Gardening was a passion for him. He spoke often of how he had to get his fingernails dirty. His Zinnias billowed in swells from his place on Ewing Road. He challenged Grandma Dupre at Seven Springs to geranium growing contests. From her he learned that you never turn a geranium, but always leave it in the same position.
As I thought about Bud, it seemed to me that there may be a unifying theme to his life. How about this: Bud loved the things that were handed down to him. Like others from “the greatest generation,” it would have seemed to him an unnatural thing, an ungrateful thing, for Bud to reject the worldview and gifts of his fathers. He seemed old fashioned because he was old fashioned. Bud also loved his family, given to him by his parents, and managed to look after so many of us that I marvel at how he did it all. His compassion for people in some kind of need, for young lawyers and widows, lonely and poor, led him to treat so many people as family. [RAISE HAND] How many of you know what I’m talking about?
He loved his country, given by our forefathers, and gladly fought for her on distant shores. Amazing, but true, Bud loved the practice of law. Just as his father the Judge patiently taught him the mysteries of riparian law and title work, he mentored several grateful young lawyers with the love of a father.
Bud’s attention was often captured by wild creatures. As he drove down the highway, his eyes scanned the horizon, and he’d bend his neck, look straight up and shout as if it was an emergency, “Lookit the hawk!” Usually I could not see the majestic bird, but I did worry that his eyes were not on the road! Bud knew that only God could make a bird. The veteran of Anzio knew that there are no atheists in foxholes. Bud loved the God of his fathers, the Lord Jesus Christ. Bud understood on a deep level - he really got it - that all these blessings are gifts from an outrageously generous God, and that his own role was as steward and servant.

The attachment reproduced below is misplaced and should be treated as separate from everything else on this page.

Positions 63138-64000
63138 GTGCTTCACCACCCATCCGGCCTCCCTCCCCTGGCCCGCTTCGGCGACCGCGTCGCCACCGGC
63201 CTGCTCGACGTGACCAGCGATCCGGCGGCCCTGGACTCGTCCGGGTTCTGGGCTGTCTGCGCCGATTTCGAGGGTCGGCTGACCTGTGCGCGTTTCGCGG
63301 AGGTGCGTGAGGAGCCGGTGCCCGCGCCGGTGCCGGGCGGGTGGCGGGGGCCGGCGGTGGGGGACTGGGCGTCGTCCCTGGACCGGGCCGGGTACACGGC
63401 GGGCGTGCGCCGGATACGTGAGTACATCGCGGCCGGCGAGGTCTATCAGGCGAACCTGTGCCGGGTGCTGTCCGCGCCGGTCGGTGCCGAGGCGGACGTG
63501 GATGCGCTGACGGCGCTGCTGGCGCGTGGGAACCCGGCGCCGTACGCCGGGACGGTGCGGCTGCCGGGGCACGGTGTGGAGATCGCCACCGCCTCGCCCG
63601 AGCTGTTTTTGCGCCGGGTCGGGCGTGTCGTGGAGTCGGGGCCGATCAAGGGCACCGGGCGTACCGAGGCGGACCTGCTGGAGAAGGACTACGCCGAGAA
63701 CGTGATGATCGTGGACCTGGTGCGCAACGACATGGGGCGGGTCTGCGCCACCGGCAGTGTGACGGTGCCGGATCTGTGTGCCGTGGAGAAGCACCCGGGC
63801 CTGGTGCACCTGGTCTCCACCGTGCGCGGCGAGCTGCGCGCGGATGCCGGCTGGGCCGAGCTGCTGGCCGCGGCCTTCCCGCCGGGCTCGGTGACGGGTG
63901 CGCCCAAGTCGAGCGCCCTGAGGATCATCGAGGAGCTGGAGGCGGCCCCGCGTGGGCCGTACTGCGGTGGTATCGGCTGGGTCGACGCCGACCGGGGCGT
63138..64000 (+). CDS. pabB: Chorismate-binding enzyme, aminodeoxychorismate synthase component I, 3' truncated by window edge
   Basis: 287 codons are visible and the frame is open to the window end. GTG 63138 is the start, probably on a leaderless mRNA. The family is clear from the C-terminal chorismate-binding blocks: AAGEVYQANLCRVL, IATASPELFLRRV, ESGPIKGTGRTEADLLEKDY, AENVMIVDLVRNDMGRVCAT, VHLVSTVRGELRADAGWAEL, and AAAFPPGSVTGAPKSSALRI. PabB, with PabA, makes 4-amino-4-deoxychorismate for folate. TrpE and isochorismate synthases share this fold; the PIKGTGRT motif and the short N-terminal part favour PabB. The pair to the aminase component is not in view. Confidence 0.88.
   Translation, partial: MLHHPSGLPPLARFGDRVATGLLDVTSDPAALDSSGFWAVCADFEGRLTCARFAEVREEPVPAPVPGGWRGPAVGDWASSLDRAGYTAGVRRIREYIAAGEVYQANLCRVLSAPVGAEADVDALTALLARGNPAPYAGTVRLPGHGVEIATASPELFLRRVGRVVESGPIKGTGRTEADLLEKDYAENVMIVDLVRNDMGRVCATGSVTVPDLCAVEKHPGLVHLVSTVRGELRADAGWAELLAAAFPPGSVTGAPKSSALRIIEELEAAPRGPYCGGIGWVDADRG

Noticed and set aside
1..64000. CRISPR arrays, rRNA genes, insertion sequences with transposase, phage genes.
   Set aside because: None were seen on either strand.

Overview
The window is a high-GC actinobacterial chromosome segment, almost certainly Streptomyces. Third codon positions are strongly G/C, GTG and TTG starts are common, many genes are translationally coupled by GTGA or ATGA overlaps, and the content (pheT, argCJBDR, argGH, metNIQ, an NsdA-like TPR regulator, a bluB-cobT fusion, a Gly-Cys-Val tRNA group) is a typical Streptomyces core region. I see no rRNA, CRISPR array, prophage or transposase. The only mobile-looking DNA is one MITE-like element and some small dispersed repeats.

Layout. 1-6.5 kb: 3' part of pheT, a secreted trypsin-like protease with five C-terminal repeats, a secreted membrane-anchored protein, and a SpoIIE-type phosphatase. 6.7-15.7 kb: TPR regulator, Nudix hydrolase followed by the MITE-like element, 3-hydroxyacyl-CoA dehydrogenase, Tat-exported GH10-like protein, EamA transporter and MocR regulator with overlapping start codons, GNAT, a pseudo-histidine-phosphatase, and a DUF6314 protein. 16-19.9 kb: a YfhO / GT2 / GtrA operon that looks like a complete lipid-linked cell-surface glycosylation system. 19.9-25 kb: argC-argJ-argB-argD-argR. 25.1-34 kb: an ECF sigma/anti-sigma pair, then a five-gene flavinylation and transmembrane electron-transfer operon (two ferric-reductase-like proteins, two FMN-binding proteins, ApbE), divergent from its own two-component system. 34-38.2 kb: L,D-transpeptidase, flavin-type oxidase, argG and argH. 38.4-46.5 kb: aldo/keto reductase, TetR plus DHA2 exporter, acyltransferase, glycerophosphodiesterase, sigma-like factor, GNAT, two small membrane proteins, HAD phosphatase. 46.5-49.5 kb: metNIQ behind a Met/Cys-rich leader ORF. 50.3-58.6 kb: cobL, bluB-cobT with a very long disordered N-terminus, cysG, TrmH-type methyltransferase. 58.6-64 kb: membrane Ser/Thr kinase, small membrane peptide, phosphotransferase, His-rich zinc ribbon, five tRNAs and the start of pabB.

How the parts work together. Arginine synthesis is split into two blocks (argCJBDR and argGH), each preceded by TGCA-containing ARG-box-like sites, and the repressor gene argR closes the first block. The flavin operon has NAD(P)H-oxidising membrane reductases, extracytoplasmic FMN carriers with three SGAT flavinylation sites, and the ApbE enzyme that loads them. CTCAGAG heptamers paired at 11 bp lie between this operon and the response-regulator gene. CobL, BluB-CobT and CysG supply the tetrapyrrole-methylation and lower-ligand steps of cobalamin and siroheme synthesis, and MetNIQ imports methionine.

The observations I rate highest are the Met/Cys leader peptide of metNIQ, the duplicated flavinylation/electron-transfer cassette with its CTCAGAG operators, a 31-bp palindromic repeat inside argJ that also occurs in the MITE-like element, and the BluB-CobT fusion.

Bud gave us many gifts. One of the family’s fondest gifts was Fenwick Island. We never called it “the house at Fenwick”; we always called it Fenwick, as if we owned the whole island. We were so at home there, it felt like we did. Dad taught us how to body surf in the Atlantic. It was always a friendly competition to see who could ride the wave farthest, and he won almost every contest. He would beach himself like a great tan whale on the sand beyond the water. When we were little, my Dad would line up his three kids before breakfast on the deck and have us stand at attention and salute while he raised the Stars and Stripes and whistled “flag raising.” In the evening, he would whistle “flag lowering” as he lowered the flag alone. He had a way of making everyone feel secure, that as long as he was there, everything would be all right. That was how Bud communicated faith and trust. Even though Bud is gone, it is still true: everything will be all right. The old truths, the old faith, endures.
Today, someone is whistling taps for you, Dad. Soldier, husband, and father; lawyer, colleague, and boss; mentor, benefactor, and friend. You were all of that and more. Jesus told the story of three stewards who had been given 1, 3 or 5 talents. I think Bud was given five, and multiplied them. What Jesus said to that one long ago, and is on the cover of your bulletin, I believe the Lord says to Bud today: “Well done, good and faithful servant. You have been faithful with a few things. I will make you ruler over many things. Enter the joy of your Master’s house.” Amen.
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|Wednesday||10:00 - 16:00|
|Thursday||10:00 - 16:00|
|Friday||10:00 - 16:00|
|Sunday||08:30 - 14:00|
Kidstuf Live is where kids bring their parents to learn, a place where families connect with other families, a fun zany experience for the whole family.
We offer a warm, caring preschool program for children ages 2-5 from 9:00AM-12:00PM.
Mission trip dates are April 5 to April 14, 2017. Call CHS and ask for Pastor John 703 726 0777. Must be 13+ to go. Ask for rules. Total cost is $1,500.